Our cinema usually misses out on nuance while making films about women but here is our pick of narratives that got the complexity of female characters and the urgency of the issues faced by them, right.
Ajji: At a time when gender crimes have acquired epidemic proportions, ‘Ajji’ produced by Yoodlee Films and directed by Devashish Makhija is more relevant than ever. This wrenching story about rape and retribution is a critique not just of the society where even girl children are not safe but of the power structures that protect the perpetrators of the most heinous crimes. The discovery of a little girl’s body in a garbage heap expands into a scathing social commentary and asks tough questions that we need to answer collectively. What’s more, the avenging spirit in the film is not that of an all powerful male hero but of a grandmother, an ‘Ajji’. The film stars Sushama Deshpande, Sharvani Suryavanshi, Abhishek Banerjee, Sadiya Siddiqui, Vikas Kumar, Manuj Sharma, Sudhir Pandey, Kiran Khoje, and Smita Tambe in major roles.
Thappad: In a milieu where ever marital rape is normalised, a slap is not a big enough crime to merit a discussion and yet ‘Thappad’, a 2020 film directed by Anubhav Sinha, and co-produced by Bhushan Kumar of T-Series, asked who should have the right to decide whether a line has been crossed in a relationship. The husband who slaps his wife or the wife who will not forget how casually her dignity was reduced to nothing. That it was “just one slap” is immaterial. Why should there be even a single instance of domestic abuse is the question that the film asks. Starring Taapsee Pannu and Dia Mirza in powerful roles, ‘Thappad’ delivers a punch as it questions deep-seated patriarchal attitudes that allow and condone violence and disrespect towards women.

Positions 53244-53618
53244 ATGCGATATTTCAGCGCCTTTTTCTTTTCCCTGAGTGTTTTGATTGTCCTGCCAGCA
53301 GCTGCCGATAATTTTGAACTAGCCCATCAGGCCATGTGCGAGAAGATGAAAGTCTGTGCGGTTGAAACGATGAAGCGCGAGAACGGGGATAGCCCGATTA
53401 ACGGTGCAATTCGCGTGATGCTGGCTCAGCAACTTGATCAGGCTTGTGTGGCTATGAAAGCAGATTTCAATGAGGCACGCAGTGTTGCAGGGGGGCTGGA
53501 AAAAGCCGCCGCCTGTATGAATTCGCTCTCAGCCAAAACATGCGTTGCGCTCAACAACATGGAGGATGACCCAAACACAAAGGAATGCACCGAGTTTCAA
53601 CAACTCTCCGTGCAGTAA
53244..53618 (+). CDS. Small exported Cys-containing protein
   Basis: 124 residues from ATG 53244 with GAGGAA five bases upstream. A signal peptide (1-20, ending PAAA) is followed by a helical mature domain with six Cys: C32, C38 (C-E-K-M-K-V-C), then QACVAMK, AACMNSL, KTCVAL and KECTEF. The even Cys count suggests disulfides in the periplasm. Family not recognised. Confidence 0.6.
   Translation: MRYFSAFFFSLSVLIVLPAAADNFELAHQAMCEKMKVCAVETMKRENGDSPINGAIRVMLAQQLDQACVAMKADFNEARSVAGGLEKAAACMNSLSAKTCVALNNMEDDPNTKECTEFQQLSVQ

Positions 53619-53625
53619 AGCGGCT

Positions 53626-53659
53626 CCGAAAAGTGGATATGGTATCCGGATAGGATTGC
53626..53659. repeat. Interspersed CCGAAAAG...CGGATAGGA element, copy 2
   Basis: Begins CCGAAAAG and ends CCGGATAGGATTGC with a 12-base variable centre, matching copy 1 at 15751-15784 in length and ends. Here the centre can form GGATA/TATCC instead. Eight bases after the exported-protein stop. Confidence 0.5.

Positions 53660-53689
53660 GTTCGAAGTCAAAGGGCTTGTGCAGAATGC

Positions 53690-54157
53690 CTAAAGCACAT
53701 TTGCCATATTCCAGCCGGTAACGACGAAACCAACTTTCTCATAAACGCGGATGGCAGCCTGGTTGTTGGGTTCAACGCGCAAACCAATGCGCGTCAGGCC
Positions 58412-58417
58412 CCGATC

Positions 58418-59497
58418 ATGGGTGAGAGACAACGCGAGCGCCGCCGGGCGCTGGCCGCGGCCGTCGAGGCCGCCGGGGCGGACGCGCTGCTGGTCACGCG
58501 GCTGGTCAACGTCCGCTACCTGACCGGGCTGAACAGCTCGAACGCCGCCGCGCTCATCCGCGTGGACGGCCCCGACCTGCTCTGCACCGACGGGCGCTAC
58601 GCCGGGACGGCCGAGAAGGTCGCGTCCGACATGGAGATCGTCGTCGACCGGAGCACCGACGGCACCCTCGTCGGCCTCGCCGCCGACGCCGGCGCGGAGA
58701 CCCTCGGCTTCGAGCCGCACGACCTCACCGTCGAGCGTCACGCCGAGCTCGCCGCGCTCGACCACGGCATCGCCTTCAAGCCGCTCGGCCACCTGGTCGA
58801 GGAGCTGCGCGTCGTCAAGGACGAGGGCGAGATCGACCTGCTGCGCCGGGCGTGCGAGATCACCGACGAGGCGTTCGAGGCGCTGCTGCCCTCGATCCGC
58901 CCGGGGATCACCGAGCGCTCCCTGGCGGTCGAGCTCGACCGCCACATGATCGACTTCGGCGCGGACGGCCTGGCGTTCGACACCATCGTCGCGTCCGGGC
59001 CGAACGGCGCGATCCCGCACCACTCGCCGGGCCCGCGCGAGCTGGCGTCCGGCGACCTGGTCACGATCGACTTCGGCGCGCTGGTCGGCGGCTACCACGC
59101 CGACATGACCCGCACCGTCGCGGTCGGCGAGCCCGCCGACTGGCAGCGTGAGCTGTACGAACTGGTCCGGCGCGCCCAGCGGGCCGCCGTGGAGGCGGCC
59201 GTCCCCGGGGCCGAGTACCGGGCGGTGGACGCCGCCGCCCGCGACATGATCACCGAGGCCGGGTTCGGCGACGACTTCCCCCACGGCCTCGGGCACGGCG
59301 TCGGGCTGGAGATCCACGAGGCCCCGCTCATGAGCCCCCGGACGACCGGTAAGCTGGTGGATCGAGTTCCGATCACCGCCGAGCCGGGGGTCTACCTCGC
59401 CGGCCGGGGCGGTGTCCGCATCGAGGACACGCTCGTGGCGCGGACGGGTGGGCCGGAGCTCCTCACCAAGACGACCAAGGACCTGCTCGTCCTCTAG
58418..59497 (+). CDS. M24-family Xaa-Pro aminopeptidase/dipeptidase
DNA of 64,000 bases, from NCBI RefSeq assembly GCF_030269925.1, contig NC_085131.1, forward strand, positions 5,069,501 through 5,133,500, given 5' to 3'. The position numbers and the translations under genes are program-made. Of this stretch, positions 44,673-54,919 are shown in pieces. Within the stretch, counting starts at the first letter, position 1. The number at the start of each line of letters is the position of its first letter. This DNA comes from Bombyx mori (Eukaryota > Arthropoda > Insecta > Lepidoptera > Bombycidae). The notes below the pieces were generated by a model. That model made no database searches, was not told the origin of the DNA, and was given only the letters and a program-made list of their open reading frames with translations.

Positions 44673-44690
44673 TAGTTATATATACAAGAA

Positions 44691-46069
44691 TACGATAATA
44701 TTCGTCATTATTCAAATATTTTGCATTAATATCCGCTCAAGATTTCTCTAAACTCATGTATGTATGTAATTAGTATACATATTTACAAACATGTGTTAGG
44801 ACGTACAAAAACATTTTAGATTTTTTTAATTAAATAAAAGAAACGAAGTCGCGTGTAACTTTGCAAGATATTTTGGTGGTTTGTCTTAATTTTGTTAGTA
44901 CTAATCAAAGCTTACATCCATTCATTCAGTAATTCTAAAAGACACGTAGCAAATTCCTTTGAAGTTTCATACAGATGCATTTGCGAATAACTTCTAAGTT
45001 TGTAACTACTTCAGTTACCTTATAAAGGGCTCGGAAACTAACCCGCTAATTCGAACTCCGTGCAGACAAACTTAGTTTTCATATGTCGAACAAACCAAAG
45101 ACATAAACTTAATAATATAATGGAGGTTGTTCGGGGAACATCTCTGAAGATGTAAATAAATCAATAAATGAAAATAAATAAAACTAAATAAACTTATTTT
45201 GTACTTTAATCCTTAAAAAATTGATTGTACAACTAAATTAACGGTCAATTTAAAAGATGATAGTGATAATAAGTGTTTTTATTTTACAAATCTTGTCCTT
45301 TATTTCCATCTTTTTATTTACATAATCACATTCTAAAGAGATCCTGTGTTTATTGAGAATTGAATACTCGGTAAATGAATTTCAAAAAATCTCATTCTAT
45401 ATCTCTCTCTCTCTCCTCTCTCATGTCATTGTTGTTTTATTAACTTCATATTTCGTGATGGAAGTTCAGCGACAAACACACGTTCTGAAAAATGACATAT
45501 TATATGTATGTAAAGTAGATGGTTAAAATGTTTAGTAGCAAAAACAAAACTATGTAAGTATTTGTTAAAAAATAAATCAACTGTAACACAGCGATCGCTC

English Vinglish: This 2012 Gauri Shinde film very sensitively explored how home makers are often sidelined in conversations, disrespected by their own children and husbands, undermined and underestimated within the very family units that they have spent their lives nurturing. How the heroine Shashi gains her self-confidence back by enrolling in an English-speaking course is delicately portrayed by the late Sridevi. The film also starred Adil Hussain, French actor Mehdi Nebbou, and Priya Anand.
Lipstick Under My Burkha: This 2016 Alankrita Shrivastava directorial and Prakash Jha production is easily one of the bravest films made by a woman about women. None of the women in the film are cliches and are unique, complex protagonists searching for fulfilment. With a scintillating cast of Ratna Pathak, Konkona Sen Sharma, Aahana Kumra and Plabita Borthakur in leading roles, the film looks at female desire and the quest for personal freedom without filters. Despite facing inexplicable backlash for being “lady oriented,” the film premiered at the Tokyo and Mumbai Film Festivals, where it won the Spirit of Asia Prize and the Oxfam Award for Best Film on Gender Equality.
Angry Indian Goddesses: This under appreciated 2015 Pan Nalin directorial and Jungle Book Entertainment production was a disturbing study of how easy random crimes against women are. Starring Sandhya Mridul, Tannishtha Chatterjee, Sarah-Jane Dias, Anushka Manchanda, Amrit Maghera, Rajshri Deshpande, Pavleen Gujral and Adil Hussain, the film documents how the lives of a few close friends are changed forever by a tragedy during their time together in Goa. The portrayal of female anger and solidarity in this story, is one of the most powerful and authentic moments ever filmed.